Monday 14th Jan19: My Story, My Experience
It’s Monday 14th January 2019. It’s the day I am due to meet up with ‘my’ NHS oncologist to learn whether I continue to be cancer free, or if cancer has returned. So its an important day for me. I leave early as finding a parking place is always an issue except at night time.
I arrive at the relevant unit, housed in a part of the hospital that has seen much better days. It’s old, it’s drab. I approach the ‘receptionist’ and wait for her to acknowledge me. After a minute or so she looks up and says, “Name.” I hand over my appointment letter. She ‘plays’ with her computer and then says “Take a seat.” I look around and there are plenty seated in the waiting area. Thankfully, there are some empty seats. I sit and start reading the book I brought along. This is the only way I have found to deal with unpredictable waiting that always occurs. These folks see you when they see you irrespective of the time slot they have given you; the time slot is there to enable them to turn you away if you do not turn up on time.
Someone calls my name. I respond, “That’s me, I will be along in a minute.” In a minute I find myself in an unfamiliar room with an unfamiliar person. He tells me that he is Doctor…. and asks if his colleague can sit in as a part of the training. I say “Yes.” Then I ask “Where is Nicola, my oncologist?” This is when I learn that I will not be seeing ‘my’ oncologist today.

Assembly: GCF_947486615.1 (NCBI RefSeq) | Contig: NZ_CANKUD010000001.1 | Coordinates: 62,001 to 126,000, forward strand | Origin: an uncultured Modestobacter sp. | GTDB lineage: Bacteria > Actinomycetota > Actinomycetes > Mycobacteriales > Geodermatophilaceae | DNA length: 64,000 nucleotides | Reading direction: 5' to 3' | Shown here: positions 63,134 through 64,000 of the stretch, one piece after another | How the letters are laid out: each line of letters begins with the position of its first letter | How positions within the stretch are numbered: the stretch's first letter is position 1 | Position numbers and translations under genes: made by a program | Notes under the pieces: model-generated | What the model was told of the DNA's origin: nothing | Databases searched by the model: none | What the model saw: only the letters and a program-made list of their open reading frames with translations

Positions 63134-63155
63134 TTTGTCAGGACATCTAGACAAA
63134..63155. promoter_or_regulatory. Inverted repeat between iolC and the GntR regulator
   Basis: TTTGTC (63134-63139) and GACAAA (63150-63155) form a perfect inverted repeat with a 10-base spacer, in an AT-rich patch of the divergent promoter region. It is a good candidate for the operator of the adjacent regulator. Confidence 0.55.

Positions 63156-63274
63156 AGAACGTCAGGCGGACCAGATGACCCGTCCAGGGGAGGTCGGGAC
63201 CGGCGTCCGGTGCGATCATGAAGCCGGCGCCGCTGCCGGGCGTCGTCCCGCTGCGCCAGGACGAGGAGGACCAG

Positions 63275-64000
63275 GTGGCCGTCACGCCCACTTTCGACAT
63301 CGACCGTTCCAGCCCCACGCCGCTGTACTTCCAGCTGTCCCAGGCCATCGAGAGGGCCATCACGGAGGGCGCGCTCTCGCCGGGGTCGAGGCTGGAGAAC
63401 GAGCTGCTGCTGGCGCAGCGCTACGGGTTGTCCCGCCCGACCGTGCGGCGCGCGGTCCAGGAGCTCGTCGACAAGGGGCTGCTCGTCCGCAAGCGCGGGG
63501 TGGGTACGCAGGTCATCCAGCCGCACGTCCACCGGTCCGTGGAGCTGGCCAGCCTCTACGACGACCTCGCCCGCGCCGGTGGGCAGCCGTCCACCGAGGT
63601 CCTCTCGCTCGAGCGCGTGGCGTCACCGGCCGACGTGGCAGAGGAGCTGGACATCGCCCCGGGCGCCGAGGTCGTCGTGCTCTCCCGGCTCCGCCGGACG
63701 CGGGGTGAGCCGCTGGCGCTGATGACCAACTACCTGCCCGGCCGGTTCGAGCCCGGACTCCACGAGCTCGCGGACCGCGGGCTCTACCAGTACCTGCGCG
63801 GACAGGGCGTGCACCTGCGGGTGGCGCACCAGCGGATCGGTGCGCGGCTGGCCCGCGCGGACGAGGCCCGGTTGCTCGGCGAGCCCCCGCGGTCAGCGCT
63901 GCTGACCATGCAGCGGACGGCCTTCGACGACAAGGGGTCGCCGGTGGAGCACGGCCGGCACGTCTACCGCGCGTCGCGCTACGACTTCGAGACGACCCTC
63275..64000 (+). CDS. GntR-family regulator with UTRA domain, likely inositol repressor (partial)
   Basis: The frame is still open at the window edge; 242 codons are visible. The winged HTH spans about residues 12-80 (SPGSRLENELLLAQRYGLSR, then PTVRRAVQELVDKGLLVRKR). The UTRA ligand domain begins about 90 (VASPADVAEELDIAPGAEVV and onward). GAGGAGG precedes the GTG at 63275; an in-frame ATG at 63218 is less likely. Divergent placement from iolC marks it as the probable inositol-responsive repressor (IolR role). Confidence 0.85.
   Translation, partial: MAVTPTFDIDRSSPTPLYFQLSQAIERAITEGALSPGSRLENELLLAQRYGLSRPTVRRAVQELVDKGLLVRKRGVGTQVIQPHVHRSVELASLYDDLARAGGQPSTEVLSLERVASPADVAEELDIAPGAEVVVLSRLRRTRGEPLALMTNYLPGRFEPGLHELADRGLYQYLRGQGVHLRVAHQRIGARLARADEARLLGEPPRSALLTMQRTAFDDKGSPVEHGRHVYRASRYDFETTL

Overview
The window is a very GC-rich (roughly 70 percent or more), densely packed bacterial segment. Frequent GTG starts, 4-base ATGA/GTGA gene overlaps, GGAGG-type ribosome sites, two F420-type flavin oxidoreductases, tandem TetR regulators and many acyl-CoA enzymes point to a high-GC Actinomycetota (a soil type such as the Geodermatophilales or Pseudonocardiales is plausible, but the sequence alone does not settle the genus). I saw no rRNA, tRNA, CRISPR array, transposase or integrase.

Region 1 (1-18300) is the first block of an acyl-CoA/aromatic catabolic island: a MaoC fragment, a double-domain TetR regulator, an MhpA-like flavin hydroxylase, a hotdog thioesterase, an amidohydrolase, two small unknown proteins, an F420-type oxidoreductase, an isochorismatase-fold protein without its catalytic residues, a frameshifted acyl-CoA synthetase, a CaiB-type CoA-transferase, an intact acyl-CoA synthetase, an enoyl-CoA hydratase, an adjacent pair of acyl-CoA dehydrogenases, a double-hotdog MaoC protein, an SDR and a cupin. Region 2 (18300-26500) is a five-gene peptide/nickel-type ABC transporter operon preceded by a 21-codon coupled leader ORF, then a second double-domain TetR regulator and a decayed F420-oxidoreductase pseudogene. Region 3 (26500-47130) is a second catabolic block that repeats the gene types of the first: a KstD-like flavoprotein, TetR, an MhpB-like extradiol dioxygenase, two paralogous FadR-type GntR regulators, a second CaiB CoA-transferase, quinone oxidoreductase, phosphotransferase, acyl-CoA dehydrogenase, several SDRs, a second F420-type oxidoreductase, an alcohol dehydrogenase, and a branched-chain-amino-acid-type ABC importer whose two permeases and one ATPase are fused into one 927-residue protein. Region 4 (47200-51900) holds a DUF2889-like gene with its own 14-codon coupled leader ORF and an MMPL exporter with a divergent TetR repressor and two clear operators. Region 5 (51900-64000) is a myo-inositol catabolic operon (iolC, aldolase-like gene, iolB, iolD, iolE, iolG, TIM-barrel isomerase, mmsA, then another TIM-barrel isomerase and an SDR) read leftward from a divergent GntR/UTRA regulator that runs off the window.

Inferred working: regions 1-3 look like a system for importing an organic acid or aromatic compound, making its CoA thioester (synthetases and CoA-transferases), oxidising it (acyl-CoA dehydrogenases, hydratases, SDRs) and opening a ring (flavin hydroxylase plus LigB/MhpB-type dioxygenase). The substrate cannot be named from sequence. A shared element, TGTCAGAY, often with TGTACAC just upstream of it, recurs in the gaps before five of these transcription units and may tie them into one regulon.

This doctor dives into jargon. The only thing I understand is that there is something unusual in the results. That he is not ok with this. And is sending me over the X-ray unit to have an ultrasound performed in my neck. He hands me the paper that I have to take with me. I ask “Where is the X-ray unit? How do I get there from here?” He tells me to go ask one of the receptionists…..
Thankfully, the signage in the hospital is good and I happen to arrive at an entrance/exit where this signage is present. I use this to make my way to the X-ray unit, hand over the paper to one of the receptionists, and then make my way to the next waiting area. I get my book out again.
After waiting for about an hour, a young woman comes out of the main X-ray room and says, “There will be a delay of an hour…..” As she is about to go back I ask, “What does this mean for me? By what time can I expect to be seen? This information is useful to me as it allows me to determine if I can go for a walk, get something to eat, need to top up the parking meter. Telling us that there is an hour delay is not helpful. So by when will you be ready to do my ultrasound?”